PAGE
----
top of page

Christmas and Weight Gain

Adapted from Zoë Harcombe, 20/12/21, news@zoë

This advice is edited from an email I received from Dr. Zoe Harcombe, a researcher, author and public speaker in the field of diet and health, with a PhD in public health nutrition. Her particular areas of interest/expertise are public health dietary guidelines (especially dietary fat), nutrition and obesity. Whilst it's written with regards to Christmas indulgence, I think this advice is very useful for ongoing weight maintenance.

1) Keep "Eat real food" as the main principle.

In any articles about what we should eat, my first principle is always “Eat real food.” Avoiding processed food is the single best dietary choice we can make. The festive period features many delicious real foods and thus we can still make these the major part of our diet. Turkey, pigs in blankets (chipolata sausages wrapped in bacon), roast ham, sprouts, carrots, parsnips, smoked salmon, satsumas, cheese, are all available over Christmas and (together) they are nutritious satiating real foods. The beige stuff won't make you feel great, so the more real stuff you can eat the better.

2) Don't cheat too much; don’t cheat too often; be alert and stay in control.

I have written a few diet books and Phase 3 is the weight maintenance phase. The three tips for Phase 3 are “Don't cheat too much; don’t cheat too often; be alert and stay in control.” We call eating something that is not real food “cheating”. It’s important to see going ‘off piste’ as a cheat and not a treat, as the mindset of treat makes us think that it’s something that is good for us and something we deserve. Chips, ice cream, confectionery, muffins, cookies etc. are not good for us and we deserve better, quite frankly!

  • Don’t cheat too much means have a mince pie, but don’t have 10. Have a mince pie, but don’t have Christmas pudding too.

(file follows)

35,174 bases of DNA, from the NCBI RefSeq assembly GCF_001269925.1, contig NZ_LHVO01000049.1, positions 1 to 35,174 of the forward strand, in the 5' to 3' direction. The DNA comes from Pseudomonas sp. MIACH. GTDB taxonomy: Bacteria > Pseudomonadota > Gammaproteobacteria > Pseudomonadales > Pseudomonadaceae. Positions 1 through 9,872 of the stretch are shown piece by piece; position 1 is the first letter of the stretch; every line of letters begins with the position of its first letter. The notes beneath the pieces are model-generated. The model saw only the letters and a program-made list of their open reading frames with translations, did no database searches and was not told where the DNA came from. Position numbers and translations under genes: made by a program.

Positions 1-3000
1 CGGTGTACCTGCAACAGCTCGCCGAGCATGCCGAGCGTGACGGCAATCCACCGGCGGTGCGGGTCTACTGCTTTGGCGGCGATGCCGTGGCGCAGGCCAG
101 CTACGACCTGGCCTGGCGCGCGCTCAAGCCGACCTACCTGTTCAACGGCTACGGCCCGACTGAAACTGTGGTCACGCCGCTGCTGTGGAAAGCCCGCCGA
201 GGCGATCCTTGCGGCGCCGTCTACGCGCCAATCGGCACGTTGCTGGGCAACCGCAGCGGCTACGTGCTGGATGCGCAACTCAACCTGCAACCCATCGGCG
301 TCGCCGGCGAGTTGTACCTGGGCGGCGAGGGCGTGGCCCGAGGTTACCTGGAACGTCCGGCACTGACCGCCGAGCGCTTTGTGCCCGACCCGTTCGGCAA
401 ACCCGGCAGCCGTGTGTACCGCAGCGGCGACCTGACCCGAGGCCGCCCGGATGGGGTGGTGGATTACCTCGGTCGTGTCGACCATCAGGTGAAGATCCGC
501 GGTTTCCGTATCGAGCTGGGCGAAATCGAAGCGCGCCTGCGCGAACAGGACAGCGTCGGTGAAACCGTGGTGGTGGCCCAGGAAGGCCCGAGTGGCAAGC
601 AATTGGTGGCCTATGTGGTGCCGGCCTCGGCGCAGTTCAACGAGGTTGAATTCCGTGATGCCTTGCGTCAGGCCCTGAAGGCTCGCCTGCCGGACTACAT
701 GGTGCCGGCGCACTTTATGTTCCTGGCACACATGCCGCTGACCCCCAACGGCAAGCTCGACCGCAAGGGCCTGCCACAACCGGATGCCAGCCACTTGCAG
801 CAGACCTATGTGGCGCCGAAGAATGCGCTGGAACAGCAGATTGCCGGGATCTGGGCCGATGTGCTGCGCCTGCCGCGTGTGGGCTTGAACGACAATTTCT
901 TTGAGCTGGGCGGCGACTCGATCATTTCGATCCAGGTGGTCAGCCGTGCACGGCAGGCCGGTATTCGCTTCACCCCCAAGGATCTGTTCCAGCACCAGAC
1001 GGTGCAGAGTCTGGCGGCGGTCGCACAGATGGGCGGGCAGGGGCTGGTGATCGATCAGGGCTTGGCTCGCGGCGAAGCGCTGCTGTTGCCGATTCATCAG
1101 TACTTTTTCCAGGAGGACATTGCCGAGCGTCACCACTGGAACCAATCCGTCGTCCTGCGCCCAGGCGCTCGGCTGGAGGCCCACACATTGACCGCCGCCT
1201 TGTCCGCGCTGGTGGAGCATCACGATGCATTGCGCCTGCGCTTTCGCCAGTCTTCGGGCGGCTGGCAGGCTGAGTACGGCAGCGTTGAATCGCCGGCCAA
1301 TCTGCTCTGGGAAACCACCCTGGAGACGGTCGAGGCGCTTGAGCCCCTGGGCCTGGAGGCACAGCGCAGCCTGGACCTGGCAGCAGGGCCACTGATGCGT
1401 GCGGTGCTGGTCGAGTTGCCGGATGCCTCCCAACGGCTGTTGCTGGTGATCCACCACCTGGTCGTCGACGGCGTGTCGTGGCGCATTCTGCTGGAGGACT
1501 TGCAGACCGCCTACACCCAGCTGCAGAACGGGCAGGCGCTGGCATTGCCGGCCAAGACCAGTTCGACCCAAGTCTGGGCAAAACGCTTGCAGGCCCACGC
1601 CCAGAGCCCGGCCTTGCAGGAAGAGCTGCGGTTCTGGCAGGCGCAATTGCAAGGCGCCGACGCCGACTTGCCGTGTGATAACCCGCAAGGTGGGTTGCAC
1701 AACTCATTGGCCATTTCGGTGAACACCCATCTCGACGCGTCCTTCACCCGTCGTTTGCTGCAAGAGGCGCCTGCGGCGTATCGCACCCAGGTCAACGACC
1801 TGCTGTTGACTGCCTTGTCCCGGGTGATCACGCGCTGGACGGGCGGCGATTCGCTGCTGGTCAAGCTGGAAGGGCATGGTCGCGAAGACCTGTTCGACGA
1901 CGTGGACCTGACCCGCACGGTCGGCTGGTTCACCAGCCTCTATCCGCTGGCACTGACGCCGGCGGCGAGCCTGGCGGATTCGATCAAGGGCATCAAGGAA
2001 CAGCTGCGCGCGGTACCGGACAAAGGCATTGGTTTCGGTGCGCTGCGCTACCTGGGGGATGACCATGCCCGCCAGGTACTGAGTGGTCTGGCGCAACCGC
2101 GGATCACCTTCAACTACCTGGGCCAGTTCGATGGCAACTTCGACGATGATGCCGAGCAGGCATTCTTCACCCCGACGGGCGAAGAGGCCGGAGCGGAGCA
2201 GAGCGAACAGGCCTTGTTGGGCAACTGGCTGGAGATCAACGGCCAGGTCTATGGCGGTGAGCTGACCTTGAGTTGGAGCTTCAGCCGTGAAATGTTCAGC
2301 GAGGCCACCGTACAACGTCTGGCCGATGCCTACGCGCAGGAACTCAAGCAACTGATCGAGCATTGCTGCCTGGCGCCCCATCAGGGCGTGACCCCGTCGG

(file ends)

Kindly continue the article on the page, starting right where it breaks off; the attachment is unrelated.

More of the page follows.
• Don’t cheat too often means don’t have a cookie every morning over the festive period and don’t get into the habit of having a dessert every main meal.

  • Be alert and stay in control means just that. Cravings are behind many, if not most, weight problems and they can return astonishingly quickly if you go back to eating things that you’ve not eaten for some time. If you wake up one day and find that you’re craving something, you should avoid that item for a few days to break the pattern before it becomes more difficult to address.

Over the festive period, I would add another tip – don’t cheat too early in each day. Given that cheating will involve carbs, and probably refined ones, you are likely to set off a blood glucose level roller coaster. You might have a croissant for breakfast and go out of the normal blood glucose range, release insulin, dip below the normal blood glucose range, crave something else sweet, have some chocolates and so the cycle continues. This will lead to you craving sweet things every couple of hours throughout the day and you'll end up falling into a carbohydrate-stupor-induced-sleep at bedtime – really not feeling like you've had fun. You may well wake up with a carb 'hangover' and start the roller coaster all over again.

3) Don’t waste your cheating.

Don't eat something just because it's there or because you've eaten other rubbish that day, so why not eat a bit more. Every cheat that you have should be worth it – something that you really fancy. You should never cheat to the extent that you'll feel stuffed and uncomfortable. Cheating should be a conscious choice and it should feel indulgent. If it is unconscious, mindless and/or it makes you feel guilty – it's not fun, so don't do it.

If you want Christmas pudding and brandy butter – have it. Don't have a dry mince pie thinking that this will satisfy you. You'll only want the Christmas pudding and brandy butter and will probably have this in addition to

the mince pie. Make a conscious choice to have what you want; eat it slowly; savour every mouthful and make it worthwhile.

This principle goes hand in hand with dropping the good/bad day mentality. If you cheat with something, don't then think you've blown it and can eat everything and then start again tomorrow. Don't have any day when you eat so much you feel ill. Most weight problems could be resolved by never having a ‘bad’ day again. That’s when we do the most harm.